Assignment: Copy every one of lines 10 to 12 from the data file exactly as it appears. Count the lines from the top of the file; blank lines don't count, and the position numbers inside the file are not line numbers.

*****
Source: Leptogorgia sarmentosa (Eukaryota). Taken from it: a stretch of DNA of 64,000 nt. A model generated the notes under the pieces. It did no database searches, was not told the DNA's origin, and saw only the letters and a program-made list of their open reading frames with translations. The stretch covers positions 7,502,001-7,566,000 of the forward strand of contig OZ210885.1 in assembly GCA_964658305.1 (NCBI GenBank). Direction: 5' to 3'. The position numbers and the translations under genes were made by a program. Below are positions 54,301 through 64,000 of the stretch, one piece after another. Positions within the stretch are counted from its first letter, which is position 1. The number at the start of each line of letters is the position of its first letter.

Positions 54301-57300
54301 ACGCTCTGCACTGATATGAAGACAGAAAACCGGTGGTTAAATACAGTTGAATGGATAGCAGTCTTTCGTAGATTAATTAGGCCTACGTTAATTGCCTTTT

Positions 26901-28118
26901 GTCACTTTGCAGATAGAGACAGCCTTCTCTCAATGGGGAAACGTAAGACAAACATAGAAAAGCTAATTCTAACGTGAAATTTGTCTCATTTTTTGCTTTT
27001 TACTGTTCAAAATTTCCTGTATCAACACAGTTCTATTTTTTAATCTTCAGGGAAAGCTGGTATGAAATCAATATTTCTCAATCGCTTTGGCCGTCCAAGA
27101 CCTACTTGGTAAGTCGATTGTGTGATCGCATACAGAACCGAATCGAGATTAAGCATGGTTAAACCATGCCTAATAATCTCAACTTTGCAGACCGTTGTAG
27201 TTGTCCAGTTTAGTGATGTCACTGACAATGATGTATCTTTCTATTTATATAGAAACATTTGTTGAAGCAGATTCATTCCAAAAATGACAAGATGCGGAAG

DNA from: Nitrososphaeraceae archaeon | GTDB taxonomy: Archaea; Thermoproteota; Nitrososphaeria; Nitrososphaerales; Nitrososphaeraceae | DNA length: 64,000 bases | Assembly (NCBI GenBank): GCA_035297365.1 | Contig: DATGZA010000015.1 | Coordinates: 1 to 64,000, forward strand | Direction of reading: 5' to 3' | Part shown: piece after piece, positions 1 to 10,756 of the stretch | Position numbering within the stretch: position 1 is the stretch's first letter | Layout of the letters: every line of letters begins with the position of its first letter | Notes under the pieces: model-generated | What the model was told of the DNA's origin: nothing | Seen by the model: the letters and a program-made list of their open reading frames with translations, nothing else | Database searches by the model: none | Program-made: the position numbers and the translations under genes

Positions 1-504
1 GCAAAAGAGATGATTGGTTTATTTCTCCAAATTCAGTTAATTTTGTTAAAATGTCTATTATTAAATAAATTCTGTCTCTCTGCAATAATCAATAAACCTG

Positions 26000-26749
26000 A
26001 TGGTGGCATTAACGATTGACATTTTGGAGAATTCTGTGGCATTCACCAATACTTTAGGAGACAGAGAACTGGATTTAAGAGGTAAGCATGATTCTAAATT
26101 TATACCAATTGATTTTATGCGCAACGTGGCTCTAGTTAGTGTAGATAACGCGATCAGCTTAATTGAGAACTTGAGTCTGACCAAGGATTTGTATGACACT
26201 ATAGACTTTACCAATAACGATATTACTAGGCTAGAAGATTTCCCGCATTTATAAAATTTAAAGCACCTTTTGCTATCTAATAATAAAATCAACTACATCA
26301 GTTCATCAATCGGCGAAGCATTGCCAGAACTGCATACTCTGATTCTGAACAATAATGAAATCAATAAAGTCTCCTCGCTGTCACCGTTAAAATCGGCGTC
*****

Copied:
Positions 1-504
1 GCAAAAGAGATGATTGGTTTATTTCTCCAAATTCAGTTAATTTTGTTAAAATGTCTATTATTAAATAAATTCTGTCTCTCTGCAATAATCAATAAACCTG

Positions 26000-26749